Let me take the long way around to answer that question.
Often at autographings, after I’ve thanked a reader for coming to the bookstore to meet me, shaken her hand, signed her books, given her a pen, she says, “You’re so nice!” Invariably, she sounds surprised.
And I think, What did she think I would be like?
Then I think back to the time before Facebook, before Twitter, before the internet, before I had dared to write a word, knew nothing about publishing and had never met an author, and I think … Ohhhh.
She thought I would be An Author.
An Author: Someone who has a muse, lives in some exotic foreign locale, preferably someplace windswept and romantic, travels the world signing books on glamorous book tours, has an editor weeping over her work and handsome lovers hanging on her every word (when she deigns to meet them), types her manuscripts on paper on a typewriter and — this is the cool part — writes only when she is inspired and then gets so involved in the story she forgets to eat.
And I want to tell this lovely reader (who I adore for coming to meet me) that I have NEVER IN MY LIFE forgotten to eat. But I don’t, because there’s a pretty good chance she’s going to go home, get on the internet, and find out the truth.
She might stumble upon the blog about my book tour and think, “Hey! That’s not glamorous!”
Or she might find me in a video posed in front of a stack of toilet paper, or on Facebook quoting, not Shakespeare, but Julia Child. (“Always remember: If you’re alone in the kitchen and you drop the lamb, you can always just pick it up. Who’s going to know?”)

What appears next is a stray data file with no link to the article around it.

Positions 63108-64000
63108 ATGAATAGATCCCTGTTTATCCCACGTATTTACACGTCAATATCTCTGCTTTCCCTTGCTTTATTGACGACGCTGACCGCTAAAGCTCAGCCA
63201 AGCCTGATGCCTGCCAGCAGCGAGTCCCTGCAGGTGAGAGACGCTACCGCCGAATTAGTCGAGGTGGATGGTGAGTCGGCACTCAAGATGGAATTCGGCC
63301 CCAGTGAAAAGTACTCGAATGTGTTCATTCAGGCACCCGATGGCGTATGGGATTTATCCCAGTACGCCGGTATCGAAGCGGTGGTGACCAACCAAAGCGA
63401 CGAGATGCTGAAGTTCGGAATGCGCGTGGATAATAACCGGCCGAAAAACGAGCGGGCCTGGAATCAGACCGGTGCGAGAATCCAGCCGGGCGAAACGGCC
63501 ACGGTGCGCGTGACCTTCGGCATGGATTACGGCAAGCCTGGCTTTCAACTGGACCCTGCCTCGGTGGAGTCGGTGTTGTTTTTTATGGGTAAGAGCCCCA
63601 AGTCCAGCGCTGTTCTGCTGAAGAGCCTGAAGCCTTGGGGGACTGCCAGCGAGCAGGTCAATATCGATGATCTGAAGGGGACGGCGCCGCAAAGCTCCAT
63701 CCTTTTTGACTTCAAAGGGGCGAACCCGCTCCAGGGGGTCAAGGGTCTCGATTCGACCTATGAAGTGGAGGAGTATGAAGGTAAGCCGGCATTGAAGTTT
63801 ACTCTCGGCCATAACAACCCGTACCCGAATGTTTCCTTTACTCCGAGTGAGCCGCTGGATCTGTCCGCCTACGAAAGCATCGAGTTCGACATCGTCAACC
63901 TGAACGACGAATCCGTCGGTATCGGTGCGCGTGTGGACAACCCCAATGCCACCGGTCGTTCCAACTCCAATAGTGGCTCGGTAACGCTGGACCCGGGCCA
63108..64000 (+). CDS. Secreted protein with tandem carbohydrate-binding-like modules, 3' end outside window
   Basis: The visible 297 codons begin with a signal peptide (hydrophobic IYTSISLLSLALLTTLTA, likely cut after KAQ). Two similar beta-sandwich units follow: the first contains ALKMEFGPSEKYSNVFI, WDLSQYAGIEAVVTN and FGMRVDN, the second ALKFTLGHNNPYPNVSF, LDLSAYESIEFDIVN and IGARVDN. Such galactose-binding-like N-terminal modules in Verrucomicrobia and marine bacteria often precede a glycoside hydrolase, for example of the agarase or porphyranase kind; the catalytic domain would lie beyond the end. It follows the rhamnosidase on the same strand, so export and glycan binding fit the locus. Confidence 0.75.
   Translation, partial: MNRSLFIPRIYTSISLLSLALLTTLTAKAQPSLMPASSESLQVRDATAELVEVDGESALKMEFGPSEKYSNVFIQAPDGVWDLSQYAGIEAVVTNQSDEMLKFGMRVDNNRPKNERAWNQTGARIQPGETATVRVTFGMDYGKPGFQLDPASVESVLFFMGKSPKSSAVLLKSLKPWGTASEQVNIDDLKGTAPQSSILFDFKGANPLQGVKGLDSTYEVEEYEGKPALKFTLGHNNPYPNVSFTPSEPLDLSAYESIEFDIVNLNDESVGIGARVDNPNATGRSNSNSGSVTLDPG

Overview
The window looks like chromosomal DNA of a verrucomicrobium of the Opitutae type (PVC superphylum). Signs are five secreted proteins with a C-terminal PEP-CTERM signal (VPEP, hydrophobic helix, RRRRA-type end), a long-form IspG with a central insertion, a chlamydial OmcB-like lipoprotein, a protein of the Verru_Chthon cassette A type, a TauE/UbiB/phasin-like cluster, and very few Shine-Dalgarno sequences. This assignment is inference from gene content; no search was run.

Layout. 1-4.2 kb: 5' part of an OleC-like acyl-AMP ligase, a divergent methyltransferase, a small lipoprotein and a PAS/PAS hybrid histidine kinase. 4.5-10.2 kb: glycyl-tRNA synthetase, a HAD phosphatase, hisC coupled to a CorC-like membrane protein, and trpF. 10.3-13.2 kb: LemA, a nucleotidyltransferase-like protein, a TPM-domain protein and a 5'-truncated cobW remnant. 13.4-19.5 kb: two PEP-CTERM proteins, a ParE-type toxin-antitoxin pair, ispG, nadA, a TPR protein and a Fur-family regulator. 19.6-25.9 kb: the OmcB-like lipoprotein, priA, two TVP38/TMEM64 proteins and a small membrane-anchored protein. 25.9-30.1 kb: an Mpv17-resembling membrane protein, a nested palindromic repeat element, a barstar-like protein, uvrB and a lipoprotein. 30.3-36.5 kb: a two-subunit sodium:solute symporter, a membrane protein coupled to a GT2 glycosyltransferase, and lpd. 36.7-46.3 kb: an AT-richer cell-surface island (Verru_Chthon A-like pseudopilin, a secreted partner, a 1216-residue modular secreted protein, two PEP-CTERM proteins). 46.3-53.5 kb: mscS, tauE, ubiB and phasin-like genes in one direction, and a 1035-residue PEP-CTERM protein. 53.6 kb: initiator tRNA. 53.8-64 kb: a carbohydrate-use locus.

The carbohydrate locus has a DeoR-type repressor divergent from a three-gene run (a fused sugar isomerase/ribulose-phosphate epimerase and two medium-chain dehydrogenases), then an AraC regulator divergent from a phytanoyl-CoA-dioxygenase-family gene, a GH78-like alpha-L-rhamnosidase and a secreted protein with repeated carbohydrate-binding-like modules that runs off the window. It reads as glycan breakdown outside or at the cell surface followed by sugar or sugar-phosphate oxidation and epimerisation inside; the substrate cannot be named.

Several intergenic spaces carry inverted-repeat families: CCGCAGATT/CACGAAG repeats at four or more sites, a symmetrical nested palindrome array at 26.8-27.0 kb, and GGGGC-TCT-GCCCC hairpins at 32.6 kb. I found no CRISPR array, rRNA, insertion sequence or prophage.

Or she might hit my website and read my article on writing which say nothing about muses or lovers or getting swept away in a story, but are prosaic and seem to indicate that writing is a job like any other and involves mostly putting your butt in the chair and working.
Sooner or later, she’s going to think, Christina Dodd isn’t An Author! She lives in Washington state with her husband who she’s been married to since the earth’s crust cooled, has two kids and two dogs, likes to visit DisneyWorld, complains about PMS and hates to exercise. In fact, Christina Dodd is An Imposter because she sort of reminds me of … me.
Okay, so back to that Facebook question: How many of your characters have traits or personalities of “real” people you know?
If I wrote a book about A Fictional Author, it would be interesting because she would have a muse, live in an exotic locale, have handsome lovers, etc, etc. But a book about a real author? Like me? Can you imagine anything more boring? People would line up around the block not to buy it!
So … there’s the long answer to the question.
Here’s the short answer: Real normal people have moments where they’re brilliant, anguished, fascinating, tormented, humorous, aroused, glamorous, but for the most part, we’re all sort of, well, don’t take this wrong … we’re boring.
And thank God, I say, because I’ve had times in my life that were tumultuous, and you know what? It always involved unemployment or marital problems or health issues or kid problems or money problems or combinations of all of them.
The Chinese have a curse: “May you live in interesting times.” My heroes and heroines live in interesting times involving murder and the search for justice, and every interesting time I’ve lived through thoroughly sucked. So hugs to you who are living in interesting times. May you come through on the other end and join the those of us who (thankfully) live in the Land of Boring.
…Sorry, times are tough right now and I got sort of waylaid there for a minute…
The short answer to the question How many of your characters have traits or personalities of “real” people you know? is: I write suspense. I write thrillers. I write romance. I want mystique! Excitement! Adventure! Angst! In other words, no matter whether I’m writing suspense, paranormal or historical romance, I need to sell books. So I don’t model my characters on real people.
I have a rule against putting my readers into a coma.
Videos to watch: